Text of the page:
Continue reading “Character is… (Part 2.3) – Action is…”

Character is… (Part 2.1) – Exposition is…

Bringing Your Character to Life via Exposition

This is the second in an ongoing series of StoryCrafting/StoryTelling posts I’m publishing for my own benefit; explaining something helps me determine if I’ve truly learned it or am simply parroting what others have offered. I learn my weak spots, what I need to study, et cetera.

Previous offerings include:

  • Atmosphere is…
  • Character is… (Part 1)

    And note that I’ll update/upgrade/edit these posts as I learn more.


    I ended Character is… (Part 1) with “The next in this series starts the exploration of the third character aspect, the techniques used to make the character real/alive to the reader.”
    So far as I know, these techniques are:

    • Exposition – the author explains (tells) the character to the reader. Most economical and least effective storytelling form. Improve it by sharing some sharp details, by having a character do the explaining (thereby revealing character as well as providing exposition).
    • Description – Second most economical, second least effective. If you must provide a list of details, make the last one explosive, eye-catching, something highly contrasting with the previous, preferably bland, descriptive details.
    • Action – most effective way to both show and demonstrate character.
    • Shading – building a character by revealing contradictions about them.
    • Gestures and Mannerisms – establish character by the little things they do, the non-conscious things they do, their habits.
    • Settings, Tastes, Interests – what someone has in their environment, how someone interacts with their environment
    • Opinions of Others – reveals both speaker and character.
    • Dialogue – Character reveals themselves through their own words or through dialogue with another character.
    • Thoughts – the author reveals character by sharing the character’s inner thinking about something.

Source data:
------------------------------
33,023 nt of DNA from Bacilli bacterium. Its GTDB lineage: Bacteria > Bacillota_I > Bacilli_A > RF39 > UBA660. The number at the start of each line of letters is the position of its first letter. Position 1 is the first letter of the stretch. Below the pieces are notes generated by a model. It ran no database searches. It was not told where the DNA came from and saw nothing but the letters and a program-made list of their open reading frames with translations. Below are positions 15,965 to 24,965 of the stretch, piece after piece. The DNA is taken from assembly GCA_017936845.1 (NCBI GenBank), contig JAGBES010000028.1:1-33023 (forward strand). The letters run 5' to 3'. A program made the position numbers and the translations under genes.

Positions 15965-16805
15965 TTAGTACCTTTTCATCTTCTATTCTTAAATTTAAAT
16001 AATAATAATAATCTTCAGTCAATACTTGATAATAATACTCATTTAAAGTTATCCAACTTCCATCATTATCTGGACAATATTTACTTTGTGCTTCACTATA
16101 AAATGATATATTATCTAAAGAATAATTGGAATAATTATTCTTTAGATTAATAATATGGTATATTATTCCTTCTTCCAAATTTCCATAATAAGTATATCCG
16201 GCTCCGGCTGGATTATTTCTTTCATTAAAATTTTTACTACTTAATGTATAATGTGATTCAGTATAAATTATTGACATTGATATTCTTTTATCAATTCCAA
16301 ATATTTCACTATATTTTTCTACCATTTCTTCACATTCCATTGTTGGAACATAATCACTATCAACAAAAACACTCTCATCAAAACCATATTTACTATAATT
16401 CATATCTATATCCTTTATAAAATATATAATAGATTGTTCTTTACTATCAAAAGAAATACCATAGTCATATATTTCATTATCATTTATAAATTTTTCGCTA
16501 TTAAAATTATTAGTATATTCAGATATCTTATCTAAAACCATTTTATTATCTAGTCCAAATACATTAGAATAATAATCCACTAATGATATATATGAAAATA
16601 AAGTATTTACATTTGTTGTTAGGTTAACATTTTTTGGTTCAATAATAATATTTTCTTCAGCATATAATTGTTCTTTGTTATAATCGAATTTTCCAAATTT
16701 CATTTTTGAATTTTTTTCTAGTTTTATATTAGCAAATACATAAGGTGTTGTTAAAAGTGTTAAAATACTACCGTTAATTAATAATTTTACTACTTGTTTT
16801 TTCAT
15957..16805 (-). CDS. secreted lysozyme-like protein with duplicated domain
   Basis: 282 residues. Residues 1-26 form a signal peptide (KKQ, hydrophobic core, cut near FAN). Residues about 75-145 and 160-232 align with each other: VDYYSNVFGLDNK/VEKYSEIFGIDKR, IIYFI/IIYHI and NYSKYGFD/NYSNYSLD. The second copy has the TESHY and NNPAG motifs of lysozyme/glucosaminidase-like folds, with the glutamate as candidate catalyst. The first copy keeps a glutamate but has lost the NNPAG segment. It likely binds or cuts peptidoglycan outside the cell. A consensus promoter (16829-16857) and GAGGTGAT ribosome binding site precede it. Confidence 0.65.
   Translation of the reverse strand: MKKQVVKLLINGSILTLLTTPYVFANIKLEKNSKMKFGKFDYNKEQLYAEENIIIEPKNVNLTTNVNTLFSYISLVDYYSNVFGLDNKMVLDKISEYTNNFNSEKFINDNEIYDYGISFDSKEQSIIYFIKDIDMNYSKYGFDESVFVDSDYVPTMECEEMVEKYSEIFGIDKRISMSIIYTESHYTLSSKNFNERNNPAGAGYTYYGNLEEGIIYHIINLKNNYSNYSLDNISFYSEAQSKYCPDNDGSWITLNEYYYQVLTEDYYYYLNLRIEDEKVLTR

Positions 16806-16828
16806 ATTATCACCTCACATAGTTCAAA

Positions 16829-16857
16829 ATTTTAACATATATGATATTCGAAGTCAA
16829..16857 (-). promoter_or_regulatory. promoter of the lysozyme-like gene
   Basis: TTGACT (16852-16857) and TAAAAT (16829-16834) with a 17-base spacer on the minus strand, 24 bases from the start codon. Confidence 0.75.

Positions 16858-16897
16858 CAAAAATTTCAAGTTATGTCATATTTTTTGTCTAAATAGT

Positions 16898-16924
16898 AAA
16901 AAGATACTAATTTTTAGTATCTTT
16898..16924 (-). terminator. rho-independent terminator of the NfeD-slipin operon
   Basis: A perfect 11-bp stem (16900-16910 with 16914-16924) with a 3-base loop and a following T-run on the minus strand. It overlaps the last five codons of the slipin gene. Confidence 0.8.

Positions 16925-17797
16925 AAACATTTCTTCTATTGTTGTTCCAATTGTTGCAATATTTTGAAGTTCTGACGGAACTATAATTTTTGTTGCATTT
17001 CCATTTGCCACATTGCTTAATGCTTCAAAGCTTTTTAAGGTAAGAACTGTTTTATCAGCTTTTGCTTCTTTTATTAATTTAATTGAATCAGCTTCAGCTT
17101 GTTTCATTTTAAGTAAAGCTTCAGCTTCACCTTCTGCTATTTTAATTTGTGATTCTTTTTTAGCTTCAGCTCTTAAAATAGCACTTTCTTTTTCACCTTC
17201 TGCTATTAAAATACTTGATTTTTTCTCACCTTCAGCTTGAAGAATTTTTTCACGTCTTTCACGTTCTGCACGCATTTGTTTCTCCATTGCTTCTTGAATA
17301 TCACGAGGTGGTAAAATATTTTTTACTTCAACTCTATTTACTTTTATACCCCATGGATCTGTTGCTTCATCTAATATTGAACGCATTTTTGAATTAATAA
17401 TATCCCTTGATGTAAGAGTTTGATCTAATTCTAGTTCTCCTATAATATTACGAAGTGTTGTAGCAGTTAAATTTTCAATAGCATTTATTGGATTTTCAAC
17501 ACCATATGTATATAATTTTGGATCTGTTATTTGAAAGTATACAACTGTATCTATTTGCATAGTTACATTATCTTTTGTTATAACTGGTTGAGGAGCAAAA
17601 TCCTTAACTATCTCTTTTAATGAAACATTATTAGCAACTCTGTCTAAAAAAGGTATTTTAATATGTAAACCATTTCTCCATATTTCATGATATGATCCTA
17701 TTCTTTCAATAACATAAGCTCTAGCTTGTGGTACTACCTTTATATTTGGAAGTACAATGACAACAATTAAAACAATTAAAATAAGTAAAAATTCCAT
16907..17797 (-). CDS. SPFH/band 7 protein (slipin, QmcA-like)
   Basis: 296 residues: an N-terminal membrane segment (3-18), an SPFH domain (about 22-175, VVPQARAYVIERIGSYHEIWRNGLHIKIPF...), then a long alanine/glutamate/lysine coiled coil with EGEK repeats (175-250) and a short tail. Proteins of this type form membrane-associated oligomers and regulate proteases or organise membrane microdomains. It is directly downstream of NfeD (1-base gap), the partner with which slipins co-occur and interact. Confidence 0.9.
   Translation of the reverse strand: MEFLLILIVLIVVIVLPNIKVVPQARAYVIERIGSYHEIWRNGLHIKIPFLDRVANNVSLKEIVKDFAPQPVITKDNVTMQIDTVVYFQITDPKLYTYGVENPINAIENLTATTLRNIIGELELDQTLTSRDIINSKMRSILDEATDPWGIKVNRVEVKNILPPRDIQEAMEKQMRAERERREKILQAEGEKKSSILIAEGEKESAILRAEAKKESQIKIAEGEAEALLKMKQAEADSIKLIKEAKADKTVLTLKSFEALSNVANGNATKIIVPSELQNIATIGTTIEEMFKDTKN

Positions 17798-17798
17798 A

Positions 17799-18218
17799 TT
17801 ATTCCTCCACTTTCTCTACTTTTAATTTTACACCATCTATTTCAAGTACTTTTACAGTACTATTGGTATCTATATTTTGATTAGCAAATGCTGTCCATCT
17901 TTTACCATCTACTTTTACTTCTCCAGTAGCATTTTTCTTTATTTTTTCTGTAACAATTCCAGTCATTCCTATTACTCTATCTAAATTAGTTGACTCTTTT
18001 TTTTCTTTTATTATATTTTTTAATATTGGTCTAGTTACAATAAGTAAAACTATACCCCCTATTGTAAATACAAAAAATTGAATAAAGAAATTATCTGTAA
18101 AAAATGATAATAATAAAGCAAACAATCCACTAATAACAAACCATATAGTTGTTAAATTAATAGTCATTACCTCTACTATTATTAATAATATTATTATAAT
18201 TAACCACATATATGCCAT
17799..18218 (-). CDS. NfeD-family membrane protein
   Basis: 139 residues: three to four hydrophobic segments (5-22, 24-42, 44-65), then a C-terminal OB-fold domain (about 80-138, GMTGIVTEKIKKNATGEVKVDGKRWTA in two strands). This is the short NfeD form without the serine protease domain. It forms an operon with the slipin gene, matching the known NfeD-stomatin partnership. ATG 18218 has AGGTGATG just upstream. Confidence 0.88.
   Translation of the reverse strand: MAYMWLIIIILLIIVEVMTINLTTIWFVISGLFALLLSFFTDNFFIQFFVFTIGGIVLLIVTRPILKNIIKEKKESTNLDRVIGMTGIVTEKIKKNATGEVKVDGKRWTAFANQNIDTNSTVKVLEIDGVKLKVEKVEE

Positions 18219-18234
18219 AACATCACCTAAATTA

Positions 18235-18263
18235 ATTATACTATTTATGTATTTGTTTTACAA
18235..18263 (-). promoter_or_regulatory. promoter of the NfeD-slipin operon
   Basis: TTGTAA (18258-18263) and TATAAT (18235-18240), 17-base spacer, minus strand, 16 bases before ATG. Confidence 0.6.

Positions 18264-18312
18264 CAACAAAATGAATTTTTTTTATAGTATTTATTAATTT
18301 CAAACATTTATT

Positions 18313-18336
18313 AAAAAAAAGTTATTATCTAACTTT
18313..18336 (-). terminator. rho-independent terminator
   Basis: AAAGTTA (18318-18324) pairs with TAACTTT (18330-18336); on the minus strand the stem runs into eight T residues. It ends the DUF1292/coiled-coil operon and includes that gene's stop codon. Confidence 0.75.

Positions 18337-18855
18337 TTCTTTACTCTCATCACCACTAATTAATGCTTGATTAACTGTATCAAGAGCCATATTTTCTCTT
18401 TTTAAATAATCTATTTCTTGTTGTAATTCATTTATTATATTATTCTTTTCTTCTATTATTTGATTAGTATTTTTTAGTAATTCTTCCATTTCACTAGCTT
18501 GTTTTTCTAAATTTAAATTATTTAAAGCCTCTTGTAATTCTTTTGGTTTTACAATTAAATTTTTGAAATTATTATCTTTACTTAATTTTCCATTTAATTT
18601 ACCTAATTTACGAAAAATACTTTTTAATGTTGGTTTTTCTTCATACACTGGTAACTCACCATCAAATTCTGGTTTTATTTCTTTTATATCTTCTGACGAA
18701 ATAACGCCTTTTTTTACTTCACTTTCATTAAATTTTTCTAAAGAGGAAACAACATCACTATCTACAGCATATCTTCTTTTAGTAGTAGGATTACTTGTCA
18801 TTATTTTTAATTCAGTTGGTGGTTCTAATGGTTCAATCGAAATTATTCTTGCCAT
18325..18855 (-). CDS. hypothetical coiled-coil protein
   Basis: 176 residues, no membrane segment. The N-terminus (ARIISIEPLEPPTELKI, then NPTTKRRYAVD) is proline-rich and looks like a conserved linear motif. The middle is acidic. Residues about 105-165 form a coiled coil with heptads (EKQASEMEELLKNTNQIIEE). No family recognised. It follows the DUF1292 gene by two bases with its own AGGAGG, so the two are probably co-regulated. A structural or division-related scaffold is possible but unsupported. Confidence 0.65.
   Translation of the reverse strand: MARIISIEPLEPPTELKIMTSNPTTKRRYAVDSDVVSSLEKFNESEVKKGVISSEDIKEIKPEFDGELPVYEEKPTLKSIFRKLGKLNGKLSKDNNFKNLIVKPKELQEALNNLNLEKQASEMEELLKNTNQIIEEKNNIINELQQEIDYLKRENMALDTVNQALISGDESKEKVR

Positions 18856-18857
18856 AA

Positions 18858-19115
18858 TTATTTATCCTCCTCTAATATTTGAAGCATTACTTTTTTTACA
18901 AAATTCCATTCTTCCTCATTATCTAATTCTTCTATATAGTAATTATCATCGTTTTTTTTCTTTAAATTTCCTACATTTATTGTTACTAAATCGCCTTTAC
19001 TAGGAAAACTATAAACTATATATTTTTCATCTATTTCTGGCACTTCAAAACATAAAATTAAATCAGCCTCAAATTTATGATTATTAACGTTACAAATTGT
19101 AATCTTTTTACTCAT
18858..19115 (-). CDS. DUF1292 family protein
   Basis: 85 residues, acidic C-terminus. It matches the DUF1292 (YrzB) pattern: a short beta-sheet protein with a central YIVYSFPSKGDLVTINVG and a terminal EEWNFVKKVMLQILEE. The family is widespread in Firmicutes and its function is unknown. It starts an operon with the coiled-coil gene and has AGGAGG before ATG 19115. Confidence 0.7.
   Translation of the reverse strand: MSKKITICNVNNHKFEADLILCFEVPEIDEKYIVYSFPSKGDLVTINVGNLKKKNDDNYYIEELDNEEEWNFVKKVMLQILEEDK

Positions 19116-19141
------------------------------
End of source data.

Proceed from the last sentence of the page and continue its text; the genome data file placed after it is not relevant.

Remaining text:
• Narrative Voice – 1st person POV, the narrator talks to us and is revealed via their words and thoughts.

     
    Exposition is…
    …a disaster waiting to happen. As stated above, exposition is the least effective storytelling form. It does have its uses. Quick transitions in time, space, or character are an example: “Jenny drove home from her office.” “Karl glanced out the window and waited for his stop.” “The Carsons walked out as the Davidsons entered.”

    In all three cases, the events aren’t as important as the fact that something’s changing; Jenny’s environment is changing from office to home, Karl’s waiting for the next thing to happen. The players are changing from one group to another (Carsons to Davidsons). All are single lines that provide little information other than letting the reader catch their breath before the next big thing occurs.
    Continue reading “Character is… (Part 2.1) – Exposition is…”

The Proper Way to Describe the Itsuro-Shegami Technique When Applied to Nipple Joints

Ain’t nothing better for a wayward nipple

 
Rahki World author Rennie St. James invited me to guest blog WRITING REALISTIC HAND-TO-HAND COMBAT SCENES and I did.

I did I did I did!

Can’t tell you how many versions I came up with.

No, actually I can because I revision everything – four.

Some of those early versions…a beautiful demonstration of not knowing what to write about. There were lots of ways to go at it. Do I write about my many years teaching hand-to-hand mixmaster beef loin braising techniques at the Academie du HaHa in Paranormal, France?

Probably too graphic for most readers. No.

Instead I went with how to write a combat scene such that the reader believes it.

Hope it worked.

Let Rennie and me know, okay?

And thanks.